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Dilly-dallying in Dali

sunny 15 °C

I could have lounged languidly in Lijiang or even shilly-shallied in Shangri La but, well, they are even further away from Kunming, and the 8 hours each way to Dali was enough, given I could only stay a night. As it happens, Dali proved to be a fantastic way to end my time in China. Of course, Kunming had to do one last thing to me - I was on a day train, so wanted a soft seat: the train clerk misunderstod this and sold me a much more expensive soft sleeper. But then the tentacles of the Dali magic took over: I had the compartment all to myself the whole way. Being an older, single track line it was a slow journey but through pictaresque country so I was happy.

Dali was the capital city for the ancient kingdom of the Bai people (more than a thousand years ago) - the old walled city is still there (albeit rebuilt in 1400), about 10 km north of the mdern city (in which I spent no time, except to catch a bus), east of a line of mountains which still had quite a covering of snow and west of Lake Erhai (which is apparently quite special but I never saw it). It is close to the so-called Tea Horse Road, a hugely important trade route for the distribution of tea into both India and Eastern China - Pu'er is an important source of tea in the Yunnan mountains. I would have loved to have spent some time exploring that aspect of Dali and its environs, but just looking at the city itself took all my time. It currently has around 40,000 residents, so is tiny compared with anywhere else I have been, but has maintained its traditional importance as a travellers town, so that there are many bars, restaurants, hostels - making this a very cool place to hang out even if the cooler crowd has moved on.

As I got off the bus in the Old Town, it was about the first time since I arrived in China that I was conscious of blue sky and actual, discrete clouds. It took me a little while to find it, but once I did, the Yinfeng Hotel proved to be a great find: huge wooden floored rooms, balconies on the upper floors (it only has three) and very close to the centre of town - I reckon I could live here.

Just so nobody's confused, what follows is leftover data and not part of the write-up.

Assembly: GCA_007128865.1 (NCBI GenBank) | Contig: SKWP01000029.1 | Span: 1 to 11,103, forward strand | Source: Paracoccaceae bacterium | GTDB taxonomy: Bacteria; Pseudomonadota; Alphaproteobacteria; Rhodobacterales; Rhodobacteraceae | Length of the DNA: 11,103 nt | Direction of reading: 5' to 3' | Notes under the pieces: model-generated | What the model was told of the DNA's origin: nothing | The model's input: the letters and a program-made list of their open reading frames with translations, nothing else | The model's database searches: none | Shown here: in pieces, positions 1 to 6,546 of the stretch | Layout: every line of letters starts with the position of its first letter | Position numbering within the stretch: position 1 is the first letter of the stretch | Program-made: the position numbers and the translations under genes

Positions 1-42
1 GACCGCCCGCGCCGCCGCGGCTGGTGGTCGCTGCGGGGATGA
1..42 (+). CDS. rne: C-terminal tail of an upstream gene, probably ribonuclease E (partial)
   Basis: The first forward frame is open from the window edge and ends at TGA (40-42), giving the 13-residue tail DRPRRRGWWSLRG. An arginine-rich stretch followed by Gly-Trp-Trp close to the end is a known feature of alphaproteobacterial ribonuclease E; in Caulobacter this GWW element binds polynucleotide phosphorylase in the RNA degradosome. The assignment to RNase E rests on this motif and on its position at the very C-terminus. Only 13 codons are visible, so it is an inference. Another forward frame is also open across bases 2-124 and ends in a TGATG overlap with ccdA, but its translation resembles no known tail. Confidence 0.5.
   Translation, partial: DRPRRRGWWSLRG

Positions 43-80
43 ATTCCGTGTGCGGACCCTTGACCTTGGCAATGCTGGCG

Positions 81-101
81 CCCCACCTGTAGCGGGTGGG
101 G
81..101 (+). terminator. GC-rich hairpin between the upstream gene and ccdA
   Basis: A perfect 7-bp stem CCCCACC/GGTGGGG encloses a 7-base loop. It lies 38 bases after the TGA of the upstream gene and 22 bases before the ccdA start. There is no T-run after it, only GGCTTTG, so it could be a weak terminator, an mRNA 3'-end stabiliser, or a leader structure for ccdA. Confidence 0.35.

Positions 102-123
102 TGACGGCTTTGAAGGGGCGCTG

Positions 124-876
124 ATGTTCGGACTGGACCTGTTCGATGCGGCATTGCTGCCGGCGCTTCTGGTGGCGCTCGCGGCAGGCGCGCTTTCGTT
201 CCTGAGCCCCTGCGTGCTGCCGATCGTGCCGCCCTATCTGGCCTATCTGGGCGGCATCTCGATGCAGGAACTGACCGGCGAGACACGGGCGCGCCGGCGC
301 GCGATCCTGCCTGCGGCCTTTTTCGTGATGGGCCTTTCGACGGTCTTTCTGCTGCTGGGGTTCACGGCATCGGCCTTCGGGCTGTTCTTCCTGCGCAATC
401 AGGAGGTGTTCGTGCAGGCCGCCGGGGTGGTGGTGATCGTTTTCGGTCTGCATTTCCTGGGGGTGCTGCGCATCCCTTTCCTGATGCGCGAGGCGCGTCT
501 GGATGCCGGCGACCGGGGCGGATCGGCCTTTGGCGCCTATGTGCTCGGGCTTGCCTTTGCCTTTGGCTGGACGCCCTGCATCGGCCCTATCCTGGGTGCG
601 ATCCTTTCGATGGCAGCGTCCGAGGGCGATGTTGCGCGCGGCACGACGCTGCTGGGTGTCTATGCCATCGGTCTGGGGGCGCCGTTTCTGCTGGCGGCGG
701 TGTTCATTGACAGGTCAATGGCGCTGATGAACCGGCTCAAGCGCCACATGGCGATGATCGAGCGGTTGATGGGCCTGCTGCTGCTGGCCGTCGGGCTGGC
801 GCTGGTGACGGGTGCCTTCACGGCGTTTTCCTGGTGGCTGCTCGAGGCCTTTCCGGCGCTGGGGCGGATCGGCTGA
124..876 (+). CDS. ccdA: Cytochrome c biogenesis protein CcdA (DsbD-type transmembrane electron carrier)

Walking around in the evening, I could immediately see why it is so popular among travellers - a bit like Kathmandu, but without the chaos and dirt and beggars and just the two scammers (both wanting to shine my shoes, but I sensed there was something dodgy about them, and it is reported that they actually hold your shoes to ransom, demanding about 200 yuan before you get to see them again). One of the core streets is Foreigner Street, so called because about a hundred years ago, it housed the only hotel permitted to lodge foreigners, and so a bunch of related businesess sprung up around it - the restaurants with their English menus and western food are still there


but it is by no means the only place to eat - every street in Dali seems to have its share, including restaurants where you just pick what you want them to cook (I nearly tried one in Kunming, but the chicken I picked was still frozen, which did not augur well).


I ended up in a rather odd place, which didn't know if it was a Japanese restaurant or aritisinal art place: the only other occupants were a group of Chinese businessmen who seemed to be in the process of getting seriously drunk. Unfortunately, I could not eat my meal - the chicken was still rather raw on the inside. I did better for my other meals - a rather delicious pork and pepper concoction